In fact, federal district courts may adjudicate matters that indirectly relate to the state's exercise of in rem jurisdiction over a piece of property in a mechanic's lien foreclosure, as long as "the final judgment does not undertake to interfere with the state court's possession save to the extent that the state court is bound by the judgment to recognize the right adjudicated by the federal court."

York Hunter Constr., Inc. v. Avalon Props., Inc., 104 F. Supp.2d 211, 215 (S.D.N.Y. 2000) (italics omitted) (quoting United States v. Certified Indus., Inc., 361 F.2d 857, 860 (2d Cir. 1966)). Moreover, this factor alone is not enough to overcome the presumption in favor of this court's jurisdiction, particularly when considered in light of the order in which the actions were filed and the difference between the two actions in the claims asserted, the parties currently involved, and the amount of damages sought.

As to the second factor, the court is not persuaded that adjudication of this matter in the Northern District of New York would inconvenience JMC, Cantanucci, or the other defendants in any meaningful way. Rather, the underlying property, evidence, potential witnesses, and defendants are all located within a ninety-mile radius of the Albany federal courthouse. And with particular regard to the movant, JMC maintains a principal place of business in Troy, New York. Thus, because the federal forum is no less convenient than Warren County Supreme Court, this factor favors the exercise of jurisdiction.

The third and fourth factors also weigh against abstention. Although both actions are in the earliest of stages, it is clear that the relevant parties have been served in this action and that JMC, Cantanucci, Granville Glass, Lynch, Jung, and Warren County have each filed an answer or a dispositive motion in lieu of an answer. Yet, as to the state action, it is unclear whether issue has been joined and whether all the potentially liable defendants are parties. In addition, there is nothing to suggest that retaining jurisdiction would create "a risk of inconsistent outcomes not preventable by principles of res judicata and collateral estoppel." Woodford v. Cmty. Action Agency of Greene County, Inc., 239 F.3d 517, 524 (2d Cir. 2001). Furthermore, the order in which jurisdiction was obtained weighs against abstention. While hesitant to characterize JMC's state court filing as contrived or vexatious, the court is nonetheless suspicious of the timing with which JMC filed the mechanic's lien-shortly after the Aktases commenced the action in the Southern District-and the state action-shortly after the present action was commenced. Regardless, even if JMC acted in complete good faith, the priority of the Aktases' filing favors federal jurisdiction. See Moses H. Cone Mem'l Hosp., 460 U.S. at 17 n.20.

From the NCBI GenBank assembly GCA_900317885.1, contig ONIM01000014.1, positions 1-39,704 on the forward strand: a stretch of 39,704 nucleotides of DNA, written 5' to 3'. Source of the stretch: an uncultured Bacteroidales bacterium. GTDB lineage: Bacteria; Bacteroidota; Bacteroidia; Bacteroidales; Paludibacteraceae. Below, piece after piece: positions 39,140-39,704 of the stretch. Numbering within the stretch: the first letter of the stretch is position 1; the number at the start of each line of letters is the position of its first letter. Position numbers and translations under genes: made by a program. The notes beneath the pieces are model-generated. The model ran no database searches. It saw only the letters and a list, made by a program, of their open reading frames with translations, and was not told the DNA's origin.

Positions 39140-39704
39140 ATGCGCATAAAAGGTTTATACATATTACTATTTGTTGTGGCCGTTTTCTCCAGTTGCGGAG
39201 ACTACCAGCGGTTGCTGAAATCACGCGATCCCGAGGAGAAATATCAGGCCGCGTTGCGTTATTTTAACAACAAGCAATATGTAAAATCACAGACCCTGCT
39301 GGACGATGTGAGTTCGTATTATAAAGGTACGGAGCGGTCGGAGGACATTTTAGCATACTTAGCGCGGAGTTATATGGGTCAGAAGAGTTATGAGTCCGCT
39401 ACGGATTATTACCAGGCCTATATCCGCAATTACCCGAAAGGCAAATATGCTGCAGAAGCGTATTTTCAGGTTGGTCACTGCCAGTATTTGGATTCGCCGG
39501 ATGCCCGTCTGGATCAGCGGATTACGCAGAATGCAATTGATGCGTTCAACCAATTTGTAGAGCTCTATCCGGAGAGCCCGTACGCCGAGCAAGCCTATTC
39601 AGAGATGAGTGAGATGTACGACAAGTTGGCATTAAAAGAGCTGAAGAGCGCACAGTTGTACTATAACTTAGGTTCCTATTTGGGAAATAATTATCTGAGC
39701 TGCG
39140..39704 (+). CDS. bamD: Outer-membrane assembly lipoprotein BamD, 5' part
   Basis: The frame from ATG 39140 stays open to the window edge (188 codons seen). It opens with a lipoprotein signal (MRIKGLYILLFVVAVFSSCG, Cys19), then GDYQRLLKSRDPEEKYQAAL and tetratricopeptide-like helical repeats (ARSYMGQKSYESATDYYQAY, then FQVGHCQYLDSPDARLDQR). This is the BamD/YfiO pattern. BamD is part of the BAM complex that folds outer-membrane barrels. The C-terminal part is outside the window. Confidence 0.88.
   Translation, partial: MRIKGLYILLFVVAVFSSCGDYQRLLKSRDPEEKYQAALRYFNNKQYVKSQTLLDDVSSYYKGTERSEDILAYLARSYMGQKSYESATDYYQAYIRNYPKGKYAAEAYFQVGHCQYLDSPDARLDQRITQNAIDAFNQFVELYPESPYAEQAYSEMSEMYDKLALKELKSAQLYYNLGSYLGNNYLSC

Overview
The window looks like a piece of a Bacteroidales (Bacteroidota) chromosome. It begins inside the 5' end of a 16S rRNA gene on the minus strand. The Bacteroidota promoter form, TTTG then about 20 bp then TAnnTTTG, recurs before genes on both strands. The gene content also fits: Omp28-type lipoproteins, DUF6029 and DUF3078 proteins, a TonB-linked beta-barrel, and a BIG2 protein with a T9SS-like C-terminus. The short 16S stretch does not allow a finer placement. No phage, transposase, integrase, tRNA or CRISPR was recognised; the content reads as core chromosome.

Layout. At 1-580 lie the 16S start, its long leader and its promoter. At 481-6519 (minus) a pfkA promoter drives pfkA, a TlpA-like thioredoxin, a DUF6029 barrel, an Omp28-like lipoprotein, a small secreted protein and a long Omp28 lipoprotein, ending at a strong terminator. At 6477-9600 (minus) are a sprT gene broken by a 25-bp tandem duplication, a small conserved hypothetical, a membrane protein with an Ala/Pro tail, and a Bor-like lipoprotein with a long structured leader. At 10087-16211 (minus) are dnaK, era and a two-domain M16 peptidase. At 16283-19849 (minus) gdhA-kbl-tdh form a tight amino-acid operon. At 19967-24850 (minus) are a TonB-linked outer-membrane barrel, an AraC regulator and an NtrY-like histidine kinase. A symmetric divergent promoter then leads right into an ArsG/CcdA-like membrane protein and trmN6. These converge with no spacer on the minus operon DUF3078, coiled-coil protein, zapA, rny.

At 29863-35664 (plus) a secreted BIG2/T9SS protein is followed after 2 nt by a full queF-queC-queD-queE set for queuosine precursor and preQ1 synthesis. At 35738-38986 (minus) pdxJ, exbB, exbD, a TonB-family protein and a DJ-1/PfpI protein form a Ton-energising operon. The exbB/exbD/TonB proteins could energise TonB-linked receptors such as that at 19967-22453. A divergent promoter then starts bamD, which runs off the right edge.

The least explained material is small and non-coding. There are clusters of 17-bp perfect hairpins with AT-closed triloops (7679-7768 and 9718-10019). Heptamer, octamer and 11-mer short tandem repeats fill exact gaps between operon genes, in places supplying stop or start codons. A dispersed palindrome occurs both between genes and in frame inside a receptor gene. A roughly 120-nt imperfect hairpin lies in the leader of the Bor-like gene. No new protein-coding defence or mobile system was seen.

Lastly, the court considers the fifth and sixth factors to be of no help to JMC's position. Although the issues before the court are exclusively governed by state law, they do not appear to present novel or unusually complex questions of law. "As all diversity suits raise issues of state law, their presence does not weigh heavily in favor of surrender of jurisdiction." Arkwright-Boston Mfrs. Mut. Ins. Co. v. City of New York, 762 F.2d 205, 211 (2d Cir. 1985). Moreover, diversity jurisdiction was intended for this type of situation where the action is brought by an out-of-state plaintiff against local defendants. See Minot v. Eckardt-Minot, 13 F.3d 590, 593 (2d Cir. 1994) ("[C]courts should be wary of using judicially-crafted abstention doctrines to deny out-of-state litigants a federal forum that they prefer." (citations omitted)); see generally Lumberman's Mut. Cas. Co. v. Elbert, 348 U.S. 48, 54-55 (1954) (Frankfurter, J., concurring).

In sum, the court is unable to find "'exceptional' circumstances... to justify the surrender of [federal] jurisdiction," Moses H. Cone Mem'l Hosp., 460 U.S. at 25-26, and therefore denies JMC's motion to abstain.

B. Motion to Amend

Rule 15(a) provides that where a party seeks to amend his pleading before trial, "[t]he court should freely give leave when justice so requires." FED. R. CIV. P. 15(a)(2). "A motion to amend should be denied only for such reasons as undue delay, bad faith, futility of the amendment, and perhaps most important, the resulting prejudice to the opposing party." Richardson Greenshields Sec., Inc. v. Lau, 825 F.2d 647, 653 n.6 (2d Cir. 1987) (internal quotation marks and citation omitted). "An amendment to a pleading will be futile if a proposed claim could not withstand a motion to dismiss pursuant to Rule 12(b)(6)." Dougherty v. Town of N. Hempstead, 282 F.3d 83, 88 (2d Cir. 2002) (citation omitted). Accordingly, where the plaintiff submits a proposed amended complaint, "the district judge may review that pleading for adequacy and need not allow its filing if it does not state a claim upon which relief can be granted." Ricciuti v. N.Y. City Transit Auth., 941 F.2d 119, 123 (2d Cir. 1991). However, the court "should not deny leave to file a proposed amended complaint... unless it appears beyond doubt that the plaintiff can prove no set of facts in support of his claim which would entitle him to relief...." Id. (internal quotation marks and citation omitted).